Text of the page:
Zrii appealed a judgment for breach of lease and damages. The panel, with one judge dissenting in part, affirmed. The majority held that district court correctly ruled that the rent amount was set in one part of the lease and the requirement to make improvements was in another part and there was no connection between them. Thus, the rental amount was definite. The majority also held that the improvements were a capital expense that would have been incurred anyway and thus the amount did not need to be deducted from the damages amount. The panel held that TechCenter had a duty to mitigate, but the duty was limited to commercially reasonable efforts to relet, which happened here as the parties worked to sublet the property and there is no duty to sell a property to relieve the breaching party from damages. The panel held that Zrii’s loss of employees and sales was a foreseeable risk which did not render the lease impossible or pointless and thus damages were properly awarded. It also held that the personal guarantee of a one of Zrii’s members was enforceable as suit was filed within the three year term of the lease. The majority finally held that TechCenter was entitled to attorney fees for the appeal and remanded for calculation of the fee award.

State v Harris

Harris appealed his burglary and other convictions arguing insufficient evidence. The panel affirmed. It held the evidence that Harris was found near the entry to a store which had alarms go off and evidence someone tried to force his way in, ran away when officers arrived and had glass in his clothes like the glass in a broken door to the store was enough to submit the case to the jury.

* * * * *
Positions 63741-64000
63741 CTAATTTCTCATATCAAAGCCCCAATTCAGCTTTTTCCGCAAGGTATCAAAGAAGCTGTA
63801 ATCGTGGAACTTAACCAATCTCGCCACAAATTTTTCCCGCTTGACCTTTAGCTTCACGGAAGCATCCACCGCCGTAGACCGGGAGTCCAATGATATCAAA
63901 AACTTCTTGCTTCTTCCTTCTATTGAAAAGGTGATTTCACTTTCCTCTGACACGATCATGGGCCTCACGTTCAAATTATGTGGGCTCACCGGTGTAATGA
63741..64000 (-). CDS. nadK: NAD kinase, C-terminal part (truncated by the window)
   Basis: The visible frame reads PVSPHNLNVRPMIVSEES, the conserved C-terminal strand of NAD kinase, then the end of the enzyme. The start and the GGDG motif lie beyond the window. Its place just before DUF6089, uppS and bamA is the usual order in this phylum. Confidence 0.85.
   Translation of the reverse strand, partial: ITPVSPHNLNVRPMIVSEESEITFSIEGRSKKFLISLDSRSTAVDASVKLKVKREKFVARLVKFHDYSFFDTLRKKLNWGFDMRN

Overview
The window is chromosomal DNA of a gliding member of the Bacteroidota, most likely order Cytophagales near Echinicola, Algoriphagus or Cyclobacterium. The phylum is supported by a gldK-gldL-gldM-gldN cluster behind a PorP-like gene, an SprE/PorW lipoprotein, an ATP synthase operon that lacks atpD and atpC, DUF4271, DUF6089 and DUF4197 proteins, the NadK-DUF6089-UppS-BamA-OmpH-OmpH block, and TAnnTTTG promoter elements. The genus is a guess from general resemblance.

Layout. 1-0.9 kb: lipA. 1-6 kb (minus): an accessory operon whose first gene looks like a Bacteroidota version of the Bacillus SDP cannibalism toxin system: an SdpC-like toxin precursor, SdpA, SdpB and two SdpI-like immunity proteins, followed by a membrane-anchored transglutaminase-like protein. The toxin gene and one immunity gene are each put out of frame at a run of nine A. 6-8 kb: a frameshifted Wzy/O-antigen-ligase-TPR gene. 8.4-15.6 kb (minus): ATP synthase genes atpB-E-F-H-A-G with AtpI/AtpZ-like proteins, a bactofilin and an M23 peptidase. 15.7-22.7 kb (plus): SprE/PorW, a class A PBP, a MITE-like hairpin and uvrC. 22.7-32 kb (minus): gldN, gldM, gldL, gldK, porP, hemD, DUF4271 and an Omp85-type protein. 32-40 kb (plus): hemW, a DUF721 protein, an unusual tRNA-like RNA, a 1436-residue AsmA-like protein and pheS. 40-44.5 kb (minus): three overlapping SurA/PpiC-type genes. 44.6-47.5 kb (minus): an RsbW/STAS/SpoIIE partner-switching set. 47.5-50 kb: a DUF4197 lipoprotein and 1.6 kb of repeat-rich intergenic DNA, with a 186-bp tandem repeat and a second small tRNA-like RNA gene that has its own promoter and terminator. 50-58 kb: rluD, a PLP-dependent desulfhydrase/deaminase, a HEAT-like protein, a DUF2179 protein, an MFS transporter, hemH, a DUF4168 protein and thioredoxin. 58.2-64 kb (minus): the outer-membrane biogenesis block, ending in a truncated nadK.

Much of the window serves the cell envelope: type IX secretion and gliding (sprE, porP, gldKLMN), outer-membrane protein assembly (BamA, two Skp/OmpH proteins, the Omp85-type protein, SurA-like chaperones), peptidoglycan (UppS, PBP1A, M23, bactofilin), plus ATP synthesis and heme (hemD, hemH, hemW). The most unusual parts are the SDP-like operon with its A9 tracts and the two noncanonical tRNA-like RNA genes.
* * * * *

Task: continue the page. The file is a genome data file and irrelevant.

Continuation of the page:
State v Gomez

Gomez appealed his child sex abuse convictions. The panel affirmed. It held the district court’s question to counsel about the content of one of the child witness’ testimony was not error as it was done outside the presence of the jury, was within its discretion and the State had already proved the offense.

State v Valencia

Valencia appealed his drug convictions arguing ineffective assistance of counsel. The panel affirmed. It held there was no deficient performance as the state presented sufficient evidence to send the case to the jury including Valencia’s presumed voice in tow intercepted calls, his going to meet another person who agreed to sell dealer quantities of drugs, a hand to hand exchange with the person, being near a scale in the car and the drugs being found on his traveling companion and thus a motion for directed verdict would have been futile.

State v Young

Young appealed his convictions for failure to stop and reckless driving. The panel affirmed. It held that while there was some inconsistency as to when the command to stop was made, there was none as to whether a command was issued and that Young failed to stop and his blood alcohol content was high enough to support an inference he drove off to avoid arrest. It held that the reckless driving conviction was supported by evidence of intoxication, high rate of speed and numerous cars and people in the parking lot. It finally rejected an ineffective assistance argument holding Young’s driving off provided an independent basis to arrest him even if the initial approach by the officer lacked reasonable suspicion and Young’s statements that he had been drinking and had taken medication was cumulative to other evidence including his blood test which showed high levels of alcohol in his blood.